Friday, February 22, 2013

Pest #4 - The Aphid

Aphids suck the life out of innocent rose bushes with the needle-like mouth parts.

Aphid love rose bushes; especially stems, buds and young leaves.

Rose aphids prepare for next spring's assault by laying hundreds of eggs on rose canes. After the young aphids hatch, they spend their entire lives gorging on their victim's life juices and producing more aphids. Too many on one bush can force some aphids to move and begin attacking another rose bush. Unless winters are mild, adults will die and only the eggs will survive until the next spring.

Areas of new growth and the undersides of new leaves are some of the most common places to find aphids. 
Look for areas sticky with honeydew or an unusual number of ants.
Check and see if any leaves are curled, disfigured, or sticky. Also look for sabotaged flowers that have an unhealthy appearance.

There are almost as many kinds of aphids as there are kinds of plants-rose aphid is just one example. Do some research on other types of aphids if you don't think rose aphid is what's ailing your plant. The Internet and the Cooperative Extension office are great resources, with lots of mug shots of these bandits

Not only should you learn about aphids, but you should also get to know the beneficial insects covering the area. Many hunt down aphids, restoring law and order. However, aphids aren't just sitting ducks-they have ants for bodyguards. Ants will tend aphids for their honeydew and protect them from aphid-eaters, so look for ways to deter ants, too.

Plants can fight back if the invasion isn't severe.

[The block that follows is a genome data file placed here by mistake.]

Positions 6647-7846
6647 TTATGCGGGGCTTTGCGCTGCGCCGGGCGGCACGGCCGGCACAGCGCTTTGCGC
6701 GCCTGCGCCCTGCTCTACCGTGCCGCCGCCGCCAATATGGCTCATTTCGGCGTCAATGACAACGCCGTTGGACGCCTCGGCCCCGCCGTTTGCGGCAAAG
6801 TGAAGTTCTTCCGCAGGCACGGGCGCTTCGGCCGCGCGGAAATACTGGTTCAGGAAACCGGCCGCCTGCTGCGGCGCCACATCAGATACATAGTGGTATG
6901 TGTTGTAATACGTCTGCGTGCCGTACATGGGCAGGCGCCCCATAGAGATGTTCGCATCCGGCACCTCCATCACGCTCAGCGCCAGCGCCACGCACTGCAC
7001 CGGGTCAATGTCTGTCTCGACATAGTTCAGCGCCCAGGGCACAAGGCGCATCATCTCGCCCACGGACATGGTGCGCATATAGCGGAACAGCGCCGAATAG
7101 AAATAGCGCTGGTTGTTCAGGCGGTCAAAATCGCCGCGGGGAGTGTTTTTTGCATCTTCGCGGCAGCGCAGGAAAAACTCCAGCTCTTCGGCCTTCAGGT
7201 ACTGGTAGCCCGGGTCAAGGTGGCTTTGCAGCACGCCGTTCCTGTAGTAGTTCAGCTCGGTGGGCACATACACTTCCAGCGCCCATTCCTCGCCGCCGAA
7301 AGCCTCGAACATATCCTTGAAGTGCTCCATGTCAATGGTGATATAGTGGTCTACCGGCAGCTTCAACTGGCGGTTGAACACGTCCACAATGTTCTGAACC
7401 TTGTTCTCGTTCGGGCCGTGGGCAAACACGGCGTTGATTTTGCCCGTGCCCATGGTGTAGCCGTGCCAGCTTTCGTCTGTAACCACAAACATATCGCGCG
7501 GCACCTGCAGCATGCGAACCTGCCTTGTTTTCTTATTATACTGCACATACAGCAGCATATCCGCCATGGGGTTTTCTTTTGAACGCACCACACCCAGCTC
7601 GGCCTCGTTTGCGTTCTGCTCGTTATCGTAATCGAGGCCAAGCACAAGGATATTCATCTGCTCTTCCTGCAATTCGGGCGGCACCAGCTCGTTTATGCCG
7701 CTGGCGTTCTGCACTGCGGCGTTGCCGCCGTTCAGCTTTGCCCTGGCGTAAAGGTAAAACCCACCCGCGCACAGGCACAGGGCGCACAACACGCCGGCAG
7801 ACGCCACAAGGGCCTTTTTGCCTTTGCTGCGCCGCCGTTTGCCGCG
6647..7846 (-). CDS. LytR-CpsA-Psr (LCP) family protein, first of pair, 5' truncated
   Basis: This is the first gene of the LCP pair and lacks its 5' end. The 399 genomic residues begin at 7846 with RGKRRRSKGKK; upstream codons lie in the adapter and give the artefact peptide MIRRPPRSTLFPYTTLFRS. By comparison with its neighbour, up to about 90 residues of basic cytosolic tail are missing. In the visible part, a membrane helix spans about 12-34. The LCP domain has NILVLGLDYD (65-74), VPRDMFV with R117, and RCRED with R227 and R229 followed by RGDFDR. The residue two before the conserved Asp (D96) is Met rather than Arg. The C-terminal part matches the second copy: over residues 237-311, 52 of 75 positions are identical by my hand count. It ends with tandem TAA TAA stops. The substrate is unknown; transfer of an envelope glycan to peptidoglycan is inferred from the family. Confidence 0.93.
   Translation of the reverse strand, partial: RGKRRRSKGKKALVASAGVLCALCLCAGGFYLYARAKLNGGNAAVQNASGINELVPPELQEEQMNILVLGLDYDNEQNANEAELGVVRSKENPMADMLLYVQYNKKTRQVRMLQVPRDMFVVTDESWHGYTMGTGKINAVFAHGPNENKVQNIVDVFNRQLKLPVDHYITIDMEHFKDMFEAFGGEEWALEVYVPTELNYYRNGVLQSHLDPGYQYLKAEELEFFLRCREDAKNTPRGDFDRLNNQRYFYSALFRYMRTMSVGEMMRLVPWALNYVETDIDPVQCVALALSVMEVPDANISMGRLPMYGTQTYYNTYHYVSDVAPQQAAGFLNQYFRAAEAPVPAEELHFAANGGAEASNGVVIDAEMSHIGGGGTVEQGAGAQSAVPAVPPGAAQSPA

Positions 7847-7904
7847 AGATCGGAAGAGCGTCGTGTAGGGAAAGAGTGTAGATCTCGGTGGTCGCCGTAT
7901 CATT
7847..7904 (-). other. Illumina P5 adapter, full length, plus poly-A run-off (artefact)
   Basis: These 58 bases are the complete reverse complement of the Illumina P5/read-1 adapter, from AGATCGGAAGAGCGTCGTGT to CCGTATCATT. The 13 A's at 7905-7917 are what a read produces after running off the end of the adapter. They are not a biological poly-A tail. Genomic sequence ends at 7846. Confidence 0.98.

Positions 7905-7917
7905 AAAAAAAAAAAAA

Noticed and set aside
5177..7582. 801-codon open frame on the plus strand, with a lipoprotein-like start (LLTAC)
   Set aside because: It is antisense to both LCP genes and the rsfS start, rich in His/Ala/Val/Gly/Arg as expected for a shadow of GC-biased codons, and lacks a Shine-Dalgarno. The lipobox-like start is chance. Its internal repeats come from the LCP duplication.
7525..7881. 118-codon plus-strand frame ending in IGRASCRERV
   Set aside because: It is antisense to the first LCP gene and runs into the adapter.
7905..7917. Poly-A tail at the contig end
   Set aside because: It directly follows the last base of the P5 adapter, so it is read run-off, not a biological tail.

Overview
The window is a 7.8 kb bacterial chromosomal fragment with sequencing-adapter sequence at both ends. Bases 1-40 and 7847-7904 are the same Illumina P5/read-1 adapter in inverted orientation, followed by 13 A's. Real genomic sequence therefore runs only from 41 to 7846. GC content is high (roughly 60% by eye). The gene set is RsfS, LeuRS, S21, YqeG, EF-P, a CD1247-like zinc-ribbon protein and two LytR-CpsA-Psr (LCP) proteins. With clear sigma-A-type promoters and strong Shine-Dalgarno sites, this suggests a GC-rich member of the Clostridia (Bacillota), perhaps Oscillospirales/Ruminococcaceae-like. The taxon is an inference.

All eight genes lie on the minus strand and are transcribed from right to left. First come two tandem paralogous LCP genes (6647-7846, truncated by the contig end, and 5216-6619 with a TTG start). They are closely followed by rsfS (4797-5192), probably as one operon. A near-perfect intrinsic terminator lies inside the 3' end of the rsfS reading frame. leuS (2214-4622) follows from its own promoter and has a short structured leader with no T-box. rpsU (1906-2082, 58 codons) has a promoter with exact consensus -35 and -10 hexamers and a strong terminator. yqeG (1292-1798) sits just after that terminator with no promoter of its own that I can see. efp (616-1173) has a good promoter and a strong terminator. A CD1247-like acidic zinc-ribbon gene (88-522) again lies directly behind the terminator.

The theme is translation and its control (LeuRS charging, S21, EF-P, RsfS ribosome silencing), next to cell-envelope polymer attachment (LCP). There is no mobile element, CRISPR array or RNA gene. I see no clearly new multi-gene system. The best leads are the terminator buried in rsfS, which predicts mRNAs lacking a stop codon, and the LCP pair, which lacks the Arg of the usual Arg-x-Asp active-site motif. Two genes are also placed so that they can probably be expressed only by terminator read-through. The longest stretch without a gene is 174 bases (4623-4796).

Letting these rascals raid your landscape just a little can be good because it provides a food source for lots of beneficial insects. Good guys will eat aphids as appetizers and then devour many more bugs for the main course.
Seedlings are much less able to cope with assaults than larger plants.
Unfortunately, honeydew is an ideal breeding ground for some molds.

Healthy plants combat aphids using chemical warfare, even without your help. Plants give off volatile chemicals when attacked by aphids. To top it off, these same chemicals signal aphid eating bugs that aphids are in the area.
You may also choose to spray aphids off plants with a forceful water jet from hoses. Aphids don't easily climb back onto plants, especially if it's a hot, sunny day.

For small, localized raids cut off leaves or branches and drop in soapy water.
Carefully look over new transplants for aphids. Keep them separated from your other plants until the invasion is gone.
-Aphids prey on plants stressed out from over-fertilizing and incorrect watering, so do your best to boost your plants' health.
Luckily, this determined and detrimental bunch has lots of natural predators. Lady beetles, lacewings, parasitic wasps and many others crack down on large aphid attacks.
Pesticides can be deadly to aphid predators, so avoid using them.
Here are a few other alternatives:
-Plant nectar-producing flowers, like coriander and fennel, to attract these natural enemies.
-Suffocate hatching aphids in early spring with dormant oil, purchased from a home and garden store. Follow the directions and don't use within 30 days of sulfur products to prevent scalding plant leaves.
-Spray a solution of water and insecticidal soap, which isn't as toxic to beneficial insects as other insecticides. Do this early in the day so plants dry by nightfall. Check the label to be sure the product is registered for use on the plant you're spraying, and follow the directions for use, storage, and disposal.
-Avoid pesticides that kill many kinds of insects because they knock off beneficial bugs that eat these suckers.

Aphids reproduce quickly, actually giving birth to females that are already pregnant, so keep good records of changes in population size and tactics you used to control them.
Stay tuned as next week I'll continue the list of pests harmful to your plants, trees and garden.

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